Caring, Common Sense, Confidence, Effort, Focus, Initiative, Motivation, Perseverance, Problem Solving, Responsibility,
Sharing Our Experiences
In the past, we never really had to think about our responsibility for the environment. We knew that litterbugs got fined, but that was about it.
Times have changed. One of the big differences is that we know a lot more than we used to. We know about dangers, acid rain, detergents that don´t biodegrade and plastic cups that will live forever.
We need this information and need to share it with our children. This is not to frighten them, but to build their awareness of what each of us can do to help. Check with your library and with environmental organizations directly to find out what you can do.
Sparking the Conversation
Ask your children for their ideas on how they can help right around your home: for example, recycling newspapers, moving lamps (away from air conditioners), keeping the refrigerator door closed more than open, using the back of sheets of paper to get more mileage from every sheet.
Children make excellent nags to keep parents responsible. For example, they can remind you not to keep the car motor idling, and to start the barbecue with paper and sticks rather than lighter fluid.
Because of increased awareness in the classroom about the environment, your children may know more than you do.
Responsibility Builder: Newspaper Activity
Ask children for ideas about activities they´d like to do during their holidays from school. Children can cut out articles from the newspapers and write notes, suggesting their ideas. Use large sheets of paper, leaving plenty of blank space for each day. Talk about what everyone wants to do. Make plans not just for outings, but for home projects, too. As children get ideas, they pencil them in. Keep these realistic, at no or low cost! This gives children practice in responsibility and in doing independent research. Share these ideas to see which ones are workable.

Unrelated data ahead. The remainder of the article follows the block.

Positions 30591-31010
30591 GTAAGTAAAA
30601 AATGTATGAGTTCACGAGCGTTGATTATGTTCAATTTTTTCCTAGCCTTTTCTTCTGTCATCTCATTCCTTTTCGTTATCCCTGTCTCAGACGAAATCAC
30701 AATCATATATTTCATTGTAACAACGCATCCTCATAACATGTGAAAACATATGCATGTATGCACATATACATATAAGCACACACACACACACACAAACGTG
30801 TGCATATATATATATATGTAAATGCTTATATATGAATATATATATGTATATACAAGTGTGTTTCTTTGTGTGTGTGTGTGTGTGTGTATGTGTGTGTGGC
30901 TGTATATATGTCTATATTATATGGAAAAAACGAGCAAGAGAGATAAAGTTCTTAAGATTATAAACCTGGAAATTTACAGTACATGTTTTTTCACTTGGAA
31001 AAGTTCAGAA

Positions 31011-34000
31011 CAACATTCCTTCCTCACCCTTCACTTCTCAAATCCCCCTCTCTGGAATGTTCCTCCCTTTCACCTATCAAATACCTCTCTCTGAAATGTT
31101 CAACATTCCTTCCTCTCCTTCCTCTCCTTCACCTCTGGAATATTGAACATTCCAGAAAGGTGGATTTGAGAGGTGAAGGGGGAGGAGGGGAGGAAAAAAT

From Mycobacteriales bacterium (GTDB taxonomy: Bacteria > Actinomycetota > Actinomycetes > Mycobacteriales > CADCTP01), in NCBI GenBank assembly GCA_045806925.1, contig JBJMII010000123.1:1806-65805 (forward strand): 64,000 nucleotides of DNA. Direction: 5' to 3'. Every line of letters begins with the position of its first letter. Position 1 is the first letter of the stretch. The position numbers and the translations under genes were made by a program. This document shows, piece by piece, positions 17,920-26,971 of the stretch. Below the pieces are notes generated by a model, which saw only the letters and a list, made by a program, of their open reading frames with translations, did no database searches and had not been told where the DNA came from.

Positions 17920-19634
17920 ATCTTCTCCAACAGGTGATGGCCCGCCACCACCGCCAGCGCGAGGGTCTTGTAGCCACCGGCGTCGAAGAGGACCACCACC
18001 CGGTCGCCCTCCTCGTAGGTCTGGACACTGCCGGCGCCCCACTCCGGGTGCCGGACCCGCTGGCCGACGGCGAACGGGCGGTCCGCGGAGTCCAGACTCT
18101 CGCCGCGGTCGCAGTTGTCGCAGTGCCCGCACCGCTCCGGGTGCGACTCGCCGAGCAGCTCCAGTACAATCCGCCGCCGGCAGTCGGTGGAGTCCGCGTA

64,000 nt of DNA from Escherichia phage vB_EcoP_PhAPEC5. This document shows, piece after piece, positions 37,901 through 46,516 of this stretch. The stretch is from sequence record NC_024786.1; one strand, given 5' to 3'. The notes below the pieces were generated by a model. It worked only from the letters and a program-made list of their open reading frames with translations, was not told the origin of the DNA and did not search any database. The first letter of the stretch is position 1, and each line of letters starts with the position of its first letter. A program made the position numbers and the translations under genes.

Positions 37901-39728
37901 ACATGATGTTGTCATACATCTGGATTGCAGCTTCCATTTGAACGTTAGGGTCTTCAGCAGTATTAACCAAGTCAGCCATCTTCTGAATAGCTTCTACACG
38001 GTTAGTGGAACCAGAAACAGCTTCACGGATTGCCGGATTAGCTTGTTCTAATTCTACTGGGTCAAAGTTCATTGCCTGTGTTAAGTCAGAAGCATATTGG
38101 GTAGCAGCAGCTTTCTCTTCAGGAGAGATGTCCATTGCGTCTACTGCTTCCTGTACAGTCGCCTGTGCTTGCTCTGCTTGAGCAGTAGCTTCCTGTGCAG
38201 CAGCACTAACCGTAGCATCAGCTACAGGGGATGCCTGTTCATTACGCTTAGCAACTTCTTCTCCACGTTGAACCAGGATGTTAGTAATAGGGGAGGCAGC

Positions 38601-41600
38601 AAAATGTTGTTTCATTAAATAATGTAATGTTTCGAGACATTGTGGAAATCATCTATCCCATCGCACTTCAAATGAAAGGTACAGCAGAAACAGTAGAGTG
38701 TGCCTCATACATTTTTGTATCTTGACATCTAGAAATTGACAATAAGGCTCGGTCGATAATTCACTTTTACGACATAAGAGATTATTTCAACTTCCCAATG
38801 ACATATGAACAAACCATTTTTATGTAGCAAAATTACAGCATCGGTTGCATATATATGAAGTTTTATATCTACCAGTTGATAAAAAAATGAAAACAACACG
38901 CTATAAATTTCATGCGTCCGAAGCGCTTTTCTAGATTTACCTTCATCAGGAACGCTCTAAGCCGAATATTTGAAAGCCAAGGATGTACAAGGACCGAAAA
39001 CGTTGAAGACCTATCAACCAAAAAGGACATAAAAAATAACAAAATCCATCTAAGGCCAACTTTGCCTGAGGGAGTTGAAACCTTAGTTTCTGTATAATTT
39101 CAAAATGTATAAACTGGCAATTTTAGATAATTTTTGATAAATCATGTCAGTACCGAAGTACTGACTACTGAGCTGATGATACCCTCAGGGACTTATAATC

Moving to Bigger Questions
Because your children may have a head start in their knowledge about the environment, let them teach you and lead you in answering questions like these:
Can people get sick from pollution? What kinds of illnesses do they get?
When businesses move to recyclable packaging, how can we let them know we approve?
How can we make more people aware of their responsibility in taking care of the environment?
The strength of focus as a MegaSkill is that it connections so well to meeting goals. Goal setting has the remarkable ability to keep our minds and our thinking centered.
© Dorothy Rich, 2000. The nonprofit Home and School Institute, sponsor of the MegaSkills program, was founded by Dr. Dorothy Rich in 1964. For information about bringing MegaSkills books and programs to your school and community group, contact: The Home and School Insitute, MegaSkills Education Center; 1500 Massachusetts Ave., NW, Washington DC 20005. Phone: (202) 466-3633. Fax: (202) 833-1400. www.MegaSkillsHSI.org Reprinted with permission.